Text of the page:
With linear interpolation, in period 1, before the period 2 price is known, the item would initially be imputed using the cell mean methodology and then would be revised using the linear interpolation method once the next actual price was reported. The linear interpolation method is preferred because it uses the price for the same item. However, because the next available price is not present in many cases, the fallback is to use the cell mean imputation methodology. The linear interpolation method is available because the import and export price indexes are revised in each of the three months after the indexes are first released. If no new price is received during the revision period, then the imputation is performed using the cell mean methodology.

The method for starting a price series in the Import and Export Price Indexes is known as initialization. This happens the month before the first price is received at initiation if that price is within the revision period when the item is initiated, and if not, the initialization happens the month before the first subsequent price is initiated. The technique is similar to the cell mean imputation technique used for missing prices. With initialization, the weight group LTR (if one is available) is used to start the series for an item. The regular cell mean imputation method is then used to fill in the missing STR.

Updates or modifications of a surveyed item sometimes affect the price or quality of the item. For example, a computer might be improved by adding more memory. The U.S. Import and Export Prices Indexes should reflect the pure price change in the index, not price changes because of changes in the quality of the item. If the effect of the modification on price can be reliably estimated, a quality-adjusted price is used. If the value of the modification cannot be reliably estimated, the item is no longer considered to be the same item, and a new item is substituted into the survey.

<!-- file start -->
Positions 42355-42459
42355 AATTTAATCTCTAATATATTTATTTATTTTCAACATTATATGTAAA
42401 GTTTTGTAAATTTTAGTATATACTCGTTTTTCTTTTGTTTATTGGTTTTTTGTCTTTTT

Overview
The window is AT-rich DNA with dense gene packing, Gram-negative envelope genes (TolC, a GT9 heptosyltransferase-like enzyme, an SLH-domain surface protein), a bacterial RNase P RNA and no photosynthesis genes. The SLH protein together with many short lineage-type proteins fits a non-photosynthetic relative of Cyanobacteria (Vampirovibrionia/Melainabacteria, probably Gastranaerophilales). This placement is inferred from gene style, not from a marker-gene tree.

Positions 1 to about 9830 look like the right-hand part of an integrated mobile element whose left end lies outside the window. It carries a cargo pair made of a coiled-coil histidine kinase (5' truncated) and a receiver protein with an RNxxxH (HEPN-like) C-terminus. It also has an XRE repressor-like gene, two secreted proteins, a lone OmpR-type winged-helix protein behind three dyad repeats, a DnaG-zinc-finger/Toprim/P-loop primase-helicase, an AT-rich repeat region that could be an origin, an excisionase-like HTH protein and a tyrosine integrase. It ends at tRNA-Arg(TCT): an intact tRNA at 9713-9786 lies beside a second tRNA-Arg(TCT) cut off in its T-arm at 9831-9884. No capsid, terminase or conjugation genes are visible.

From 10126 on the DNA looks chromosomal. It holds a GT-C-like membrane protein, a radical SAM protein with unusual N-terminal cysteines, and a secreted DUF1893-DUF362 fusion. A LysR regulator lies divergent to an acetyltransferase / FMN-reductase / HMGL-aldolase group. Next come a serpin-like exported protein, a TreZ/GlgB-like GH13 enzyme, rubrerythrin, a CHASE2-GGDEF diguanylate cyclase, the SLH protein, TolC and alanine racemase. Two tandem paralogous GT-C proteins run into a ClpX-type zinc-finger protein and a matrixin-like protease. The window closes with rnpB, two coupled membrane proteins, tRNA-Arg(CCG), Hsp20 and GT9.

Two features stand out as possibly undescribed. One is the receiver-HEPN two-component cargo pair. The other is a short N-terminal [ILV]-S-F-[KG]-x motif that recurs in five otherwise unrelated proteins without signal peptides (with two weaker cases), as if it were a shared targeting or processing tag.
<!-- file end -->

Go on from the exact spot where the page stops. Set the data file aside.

Industry analysts evaluate the magnitude and impact of the modification to each item in the survey when the description is changed by the respondent. The respondent may be consulted in making this determination. If the modification does not change the class, general function, or purpose of the item and the respondent can quantify the change in the item description or modification, then a ratio of the previous and current price is set for that period. The intent is to adjust the new price in terms of the previous price, excluding the quality change. Thus, the item’s original price and subsequent prices will consistently reflect the original unmodified item, and the price change that is recorded for the item in each period will be solely the change in the market price. If the modification does change the item’s class, general function, or purpose, or the value of the change cannot be quantified, then the item is deemed to be a new product. Then, item substitution is done by an industry analyst, which is discussed below, in the section on substitution procedures and practices.

For computers, hedonic modeling is used to estimate the value of the quality change when this information is not available from the company. The term “hedonics” applies to any regression analysis that breaks out the price of a product into separate price-determining characteristics. Many products can be modeled as a bundle of product characteristics, and a quality change represents a change in the quality of one or more of the characteristics. The cost of the quality change is estimated by deriving implicit prices for each characteristic, whenever the quality of any of the characteristics is altered.